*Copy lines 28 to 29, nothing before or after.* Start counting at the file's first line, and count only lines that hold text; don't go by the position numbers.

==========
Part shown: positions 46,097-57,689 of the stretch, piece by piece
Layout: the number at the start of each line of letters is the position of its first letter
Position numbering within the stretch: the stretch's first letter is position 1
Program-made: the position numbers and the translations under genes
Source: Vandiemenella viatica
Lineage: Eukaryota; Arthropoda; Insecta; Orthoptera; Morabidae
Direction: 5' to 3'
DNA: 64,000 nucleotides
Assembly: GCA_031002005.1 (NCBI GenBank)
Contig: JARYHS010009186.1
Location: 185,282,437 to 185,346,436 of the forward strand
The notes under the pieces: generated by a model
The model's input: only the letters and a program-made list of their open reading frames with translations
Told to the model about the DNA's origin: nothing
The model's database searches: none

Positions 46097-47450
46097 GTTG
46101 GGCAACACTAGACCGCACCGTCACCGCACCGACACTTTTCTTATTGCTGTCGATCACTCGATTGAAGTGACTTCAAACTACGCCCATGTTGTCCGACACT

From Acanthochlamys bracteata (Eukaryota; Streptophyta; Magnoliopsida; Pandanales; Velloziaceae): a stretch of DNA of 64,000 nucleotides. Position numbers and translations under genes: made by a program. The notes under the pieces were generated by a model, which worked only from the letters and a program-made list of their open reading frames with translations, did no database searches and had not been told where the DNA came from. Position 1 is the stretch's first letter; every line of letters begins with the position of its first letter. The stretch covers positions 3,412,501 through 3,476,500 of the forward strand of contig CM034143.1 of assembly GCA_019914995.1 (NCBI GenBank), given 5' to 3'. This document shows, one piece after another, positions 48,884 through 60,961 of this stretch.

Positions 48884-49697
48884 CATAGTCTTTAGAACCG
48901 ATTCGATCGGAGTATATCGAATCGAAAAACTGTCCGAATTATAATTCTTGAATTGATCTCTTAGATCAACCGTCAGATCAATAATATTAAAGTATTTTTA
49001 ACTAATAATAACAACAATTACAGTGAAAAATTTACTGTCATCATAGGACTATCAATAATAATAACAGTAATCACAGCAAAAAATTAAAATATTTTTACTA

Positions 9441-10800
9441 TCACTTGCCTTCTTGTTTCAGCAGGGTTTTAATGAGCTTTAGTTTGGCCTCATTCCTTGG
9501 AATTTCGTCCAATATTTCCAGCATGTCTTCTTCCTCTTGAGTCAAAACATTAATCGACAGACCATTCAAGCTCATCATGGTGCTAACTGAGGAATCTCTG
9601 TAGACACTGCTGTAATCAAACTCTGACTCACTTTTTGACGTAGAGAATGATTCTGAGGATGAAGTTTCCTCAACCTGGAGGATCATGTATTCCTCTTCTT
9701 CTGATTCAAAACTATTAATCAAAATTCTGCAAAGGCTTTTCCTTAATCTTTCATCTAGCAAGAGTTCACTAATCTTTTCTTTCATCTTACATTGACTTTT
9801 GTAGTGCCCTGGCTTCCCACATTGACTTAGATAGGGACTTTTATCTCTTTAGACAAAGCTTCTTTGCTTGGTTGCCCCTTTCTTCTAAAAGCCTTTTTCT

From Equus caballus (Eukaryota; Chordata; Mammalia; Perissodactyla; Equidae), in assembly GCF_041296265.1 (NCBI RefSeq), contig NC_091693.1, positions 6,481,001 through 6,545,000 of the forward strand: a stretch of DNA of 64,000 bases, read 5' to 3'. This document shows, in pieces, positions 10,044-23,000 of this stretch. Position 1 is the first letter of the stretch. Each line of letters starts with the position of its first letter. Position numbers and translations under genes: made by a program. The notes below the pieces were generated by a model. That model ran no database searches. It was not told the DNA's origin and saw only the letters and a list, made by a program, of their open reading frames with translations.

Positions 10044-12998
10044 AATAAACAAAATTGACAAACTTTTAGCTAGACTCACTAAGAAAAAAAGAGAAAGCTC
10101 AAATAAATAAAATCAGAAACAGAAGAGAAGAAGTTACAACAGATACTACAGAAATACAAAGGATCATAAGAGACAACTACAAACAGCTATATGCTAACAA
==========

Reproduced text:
9701 CTGATTCAAAACTATTAATCAAAATTCTGCAAAGGCTTTTCCTTAATCTTTCATCTAGCAAGAGTTCACTAATCTTTTCTTTCATCTTACATTGACTTTT
9801 GTAGTGCCCTGGCTTCCCACATTGACTTAGATAGGGACTTTTATCTCTTTAGACAAAGCTTCTTTGCTTGGTTGCCCCTTTCTTCTAAAAGCCTTTTTCT